Careers and Opportunities
To help you along the way we can offer some advice and help for specific questions and areas of work, via our mentors. The mentors listed here are all experienced and busy professionals who have agreed to provide career advice on their area of expertise. Please respect their willingness to help by not overburdening them with too much correspondence.
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What do people do with a PhD in Anthropology? How do they feel about their research 'training'?
Two years of research by Jonathan Spencer (Edinburgh) and David Mills (Birmingham) reveals a picture of a period of major growth in PhD training in anthropology in the UK, with nearly all who complete finding employment that they feel relates to their research. Individual experiences of life during and after the PhD are however complex and ambivalent, and the research questions a notion of a 'career path' based on individual 'choices'.
The research points to the increasingly cosmopolitan character of UK anthropology, and its diversity in terms of age and gender, but also early signs of a trend back towards male advantage in mainstream academic employment. Issues to do with families and relationships emerged as extremely important in the course of the research, and their impact on career choices often gets overlooked.
These are all issues on which they invite comments and reactions - we see this research opening up a conversation about the role and purpose of research training in Anthropology. You can download a first analysis of our findings here (Word doc).
The Royal Anthropological Institute's Website Discover Anthropology has a useful section about career paths in anthropology. This includes many career options in applied or engaged anthropology:http://www.discoveranthropology.org.uk/career-paths.html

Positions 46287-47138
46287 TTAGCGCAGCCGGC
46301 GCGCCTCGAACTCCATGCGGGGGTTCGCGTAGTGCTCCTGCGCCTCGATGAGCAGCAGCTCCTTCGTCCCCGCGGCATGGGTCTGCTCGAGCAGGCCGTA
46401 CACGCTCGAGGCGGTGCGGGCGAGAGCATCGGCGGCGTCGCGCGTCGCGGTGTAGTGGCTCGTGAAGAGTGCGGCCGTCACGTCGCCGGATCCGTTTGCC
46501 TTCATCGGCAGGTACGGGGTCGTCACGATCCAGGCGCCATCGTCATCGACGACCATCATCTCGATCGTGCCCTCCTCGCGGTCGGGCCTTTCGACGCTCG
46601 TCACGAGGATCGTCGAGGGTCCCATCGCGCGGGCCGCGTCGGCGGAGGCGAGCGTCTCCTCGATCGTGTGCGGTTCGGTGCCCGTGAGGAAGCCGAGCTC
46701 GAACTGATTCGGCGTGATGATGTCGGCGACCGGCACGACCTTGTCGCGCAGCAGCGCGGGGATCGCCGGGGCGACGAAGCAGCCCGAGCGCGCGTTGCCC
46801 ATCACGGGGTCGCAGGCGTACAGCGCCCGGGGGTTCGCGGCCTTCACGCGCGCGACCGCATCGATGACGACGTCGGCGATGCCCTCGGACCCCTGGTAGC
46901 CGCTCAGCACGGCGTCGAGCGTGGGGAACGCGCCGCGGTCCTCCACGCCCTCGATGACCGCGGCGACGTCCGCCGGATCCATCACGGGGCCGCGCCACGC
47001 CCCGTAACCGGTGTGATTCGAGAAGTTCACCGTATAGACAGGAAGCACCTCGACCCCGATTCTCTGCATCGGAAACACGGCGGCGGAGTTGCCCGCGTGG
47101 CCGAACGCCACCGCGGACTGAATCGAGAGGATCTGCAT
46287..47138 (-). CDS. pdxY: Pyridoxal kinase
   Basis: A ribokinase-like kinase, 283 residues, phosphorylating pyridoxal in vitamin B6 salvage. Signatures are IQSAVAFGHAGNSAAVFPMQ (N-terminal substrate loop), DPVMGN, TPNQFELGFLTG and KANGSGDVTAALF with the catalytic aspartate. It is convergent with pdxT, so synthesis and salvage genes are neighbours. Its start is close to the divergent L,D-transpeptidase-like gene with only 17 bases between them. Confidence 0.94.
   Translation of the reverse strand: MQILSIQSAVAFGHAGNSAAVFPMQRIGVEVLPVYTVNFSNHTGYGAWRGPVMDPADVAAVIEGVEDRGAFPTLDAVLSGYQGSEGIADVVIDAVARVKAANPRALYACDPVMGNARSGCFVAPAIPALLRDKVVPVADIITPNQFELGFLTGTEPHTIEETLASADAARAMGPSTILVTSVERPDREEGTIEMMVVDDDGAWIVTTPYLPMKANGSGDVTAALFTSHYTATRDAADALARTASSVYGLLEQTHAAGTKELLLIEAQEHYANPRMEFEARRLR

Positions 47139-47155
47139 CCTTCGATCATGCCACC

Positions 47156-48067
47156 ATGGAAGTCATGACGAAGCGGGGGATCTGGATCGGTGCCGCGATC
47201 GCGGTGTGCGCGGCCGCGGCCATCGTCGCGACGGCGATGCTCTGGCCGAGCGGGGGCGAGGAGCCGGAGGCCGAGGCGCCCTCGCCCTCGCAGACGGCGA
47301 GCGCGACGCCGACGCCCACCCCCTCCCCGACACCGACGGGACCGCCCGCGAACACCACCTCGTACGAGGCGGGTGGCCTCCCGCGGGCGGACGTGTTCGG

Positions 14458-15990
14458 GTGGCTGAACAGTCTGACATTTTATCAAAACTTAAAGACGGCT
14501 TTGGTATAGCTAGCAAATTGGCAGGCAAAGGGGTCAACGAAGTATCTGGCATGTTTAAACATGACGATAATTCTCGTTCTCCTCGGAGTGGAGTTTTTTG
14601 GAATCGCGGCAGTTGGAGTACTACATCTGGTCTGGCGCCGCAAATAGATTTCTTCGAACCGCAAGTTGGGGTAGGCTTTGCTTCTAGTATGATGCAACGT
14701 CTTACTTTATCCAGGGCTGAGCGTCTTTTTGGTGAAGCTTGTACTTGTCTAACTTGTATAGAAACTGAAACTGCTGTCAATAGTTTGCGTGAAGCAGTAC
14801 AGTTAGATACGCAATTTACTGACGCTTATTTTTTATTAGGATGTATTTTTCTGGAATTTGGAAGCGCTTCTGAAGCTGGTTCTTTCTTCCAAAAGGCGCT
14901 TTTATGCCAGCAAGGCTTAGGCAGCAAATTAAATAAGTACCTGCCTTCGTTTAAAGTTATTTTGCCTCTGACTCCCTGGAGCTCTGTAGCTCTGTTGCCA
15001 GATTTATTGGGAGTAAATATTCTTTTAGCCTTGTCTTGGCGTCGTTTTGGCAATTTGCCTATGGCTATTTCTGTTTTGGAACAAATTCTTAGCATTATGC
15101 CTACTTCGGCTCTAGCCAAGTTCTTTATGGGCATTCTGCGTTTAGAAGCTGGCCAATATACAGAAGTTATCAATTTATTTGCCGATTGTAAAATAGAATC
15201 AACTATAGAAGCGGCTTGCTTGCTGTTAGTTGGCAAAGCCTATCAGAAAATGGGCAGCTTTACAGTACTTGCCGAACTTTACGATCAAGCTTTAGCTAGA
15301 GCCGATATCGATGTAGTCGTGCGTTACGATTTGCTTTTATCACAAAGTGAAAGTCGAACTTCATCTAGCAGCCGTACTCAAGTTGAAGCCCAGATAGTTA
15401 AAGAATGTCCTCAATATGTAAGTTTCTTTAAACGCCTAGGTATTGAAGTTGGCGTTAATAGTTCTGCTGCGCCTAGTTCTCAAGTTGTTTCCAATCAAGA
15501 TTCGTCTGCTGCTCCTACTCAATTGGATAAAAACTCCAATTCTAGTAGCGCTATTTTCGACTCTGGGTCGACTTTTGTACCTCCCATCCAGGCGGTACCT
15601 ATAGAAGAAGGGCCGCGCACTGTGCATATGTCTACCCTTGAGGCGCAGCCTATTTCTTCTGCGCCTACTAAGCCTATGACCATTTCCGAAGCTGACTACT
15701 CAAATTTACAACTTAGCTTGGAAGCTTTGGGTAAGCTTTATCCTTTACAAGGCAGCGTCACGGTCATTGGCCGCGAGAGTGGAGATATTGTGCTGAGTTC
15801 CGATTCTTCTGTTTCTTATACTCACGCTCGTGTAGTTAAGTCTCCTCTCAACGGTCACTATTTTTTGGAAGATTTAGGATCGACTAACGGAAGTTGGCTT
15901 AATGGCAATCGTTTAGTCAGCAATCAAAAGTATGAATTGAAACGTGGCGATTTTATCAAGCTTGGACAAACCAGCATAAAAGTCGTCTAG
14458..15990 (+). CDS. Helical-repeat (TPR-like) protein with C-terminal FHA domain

Training applied anthropologists
Riall Nolan (Dean of International Programmes, Purdue University) presented 'Bringing Practice In: A Discussion of Ways to Improve Anthropological Training for Applied and Practice-Oriented Students' at the third Applications of Anthropology seminar at the University of Birmingham in September 2003.
He has previously run workshops at the American Anthropological Association meetings. Written for a US-audience, many of its insights are also relevant to the UK.
In his presentation, Nolan reflected on his long experience of teaching applied anthropology in the United States, where there are around 30 Masters Degrees on offer in Applied Anthropology. He emphasised the importance of not only teaching postgraduate students skills in applying their anthropology but of preparing them for the job-market and the work-place.
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